The market has overreacted to the devaluation of the Renminbi


Fund Commentary
18 Sep 2015


The sell-off in HK/China equity markets gathered speed in August, with MSCI China and CSI300 indices tumbling nearly 12%.The unexpected Renminbi depreciation spooked the market and triggered massive sell offs not just in Chinese equities but also across global markets.  

Investors interpreted the move by PBOC (People’s Bank of China) as the prelude to a sharp Renminbi devaluation that may lead to a repeat of the 1997 Asian financial crisis. Hard landing fears dominated the sentiment to an extent that numerous stocks were sold down to nearly distressed valuations. Take the auto sector as an example; valuations of auto stocks in general were sold down to 3-5x 2015 P/E, a level not seen since 2008. Redemption pressure and fund outflows in a down market further intensified the selling pressure. Companies that have reported better than expected results or with strong fundamentals were also hammered indiscriminately. Needless to say, stocks exposed to US dollar risk (such as airline and paper companies) were hit the hardest.

The Chinese economy remains in the doldrums as evidenced by a weak July PMI reading (which further weakened to 49.8 from 50 one month ago) and export number. The government responded by cutting reserve requirement ratio by 50 basis points and interest rate by 25 basis points simultaneously in August. More fiscal spending was also announced by the government to support growth. The markets have now been in an easing cycle for 10 months and the Investment Adviser would expect that the benefits of the stimulus measures should start to show through in the coming months.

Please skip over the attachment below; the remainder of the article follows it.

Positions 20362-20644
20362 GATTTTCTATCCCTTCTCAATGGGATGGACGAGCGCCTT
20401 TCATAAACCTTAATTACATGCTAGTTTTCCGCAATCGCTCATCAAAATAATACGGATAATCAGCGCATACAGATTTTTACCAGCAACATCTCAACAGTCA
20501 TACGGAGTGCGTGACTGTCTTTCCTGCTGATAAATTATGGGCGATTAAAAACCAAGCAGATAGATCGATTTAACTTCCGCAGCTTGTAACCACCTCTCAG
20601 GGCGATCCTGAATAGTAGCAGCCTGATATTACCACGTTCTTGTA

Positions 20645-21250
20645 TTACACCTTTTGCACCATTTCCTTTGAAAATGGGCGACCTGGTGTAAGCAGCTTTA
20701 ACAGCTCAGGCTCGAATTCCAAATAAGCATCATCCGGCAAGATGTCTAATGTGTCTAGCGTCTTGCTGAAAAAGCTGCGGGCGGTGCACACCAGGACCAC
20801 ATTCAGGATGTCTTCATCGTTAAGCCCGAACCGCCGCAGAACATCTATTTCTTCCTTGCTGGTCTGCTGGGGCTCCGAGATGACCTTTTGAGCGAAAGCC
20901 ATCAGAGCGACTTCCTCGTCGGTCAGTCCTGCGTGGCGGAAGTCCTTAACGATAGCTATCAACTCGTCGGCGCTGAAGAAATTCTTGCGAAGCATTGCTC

The Fund lost 11% in the month, slightly outperforming the benchmark by 0.08%. The sectors that contributed the most to the loss were internet (-2.1%), properties (-1.5%), auto (-1%) and insurance (-1.1%). The Fund’s cash exposure remained stable at around 8%. The Investment Adviser increased exposure in the internet and insurance sectors as they saw value emerging after the recent sell down.

In hindsight, the Investment Adviser was too complacent about the market’s reaction post the devaluation of the Renminbi as they thought a weaker currency was positive for the Chinese economy. Nevertheless, the Investment Adviser also thinks that the market has overreacted to devaluation of the Renminbi. It is fair to say that the Chinese economy has continued to deteriorate and that the stock market deserves a de-rating. The economy is however far from crisis levels; however price movement in August has already resulted in many stocks trading at distressed valuations. Interestingly, discretionary consumption seems to have remained stable despite the strong macro headwinds. August auto sales numbers were a positive surprise, while air traffic growth and Macau gaming revenue were stable. Besides, most of the ecommerce players have not been subject to the impact of the weak macro picture so far. It seems that the stock market run since June has not created meaningful negative wealth effect on the economy. The Investment Adviser believes the big disconnect between market perception and reality has to narrow and that should stable corporate numbers continue to be released, a relief market rally will follow, it is just a matter of time.

The views and statements contained herein are those of LBN Advisers Limited in their capacity as Investment Adviser to the Fund as of 15/09/15 and are based on internal research and modelling.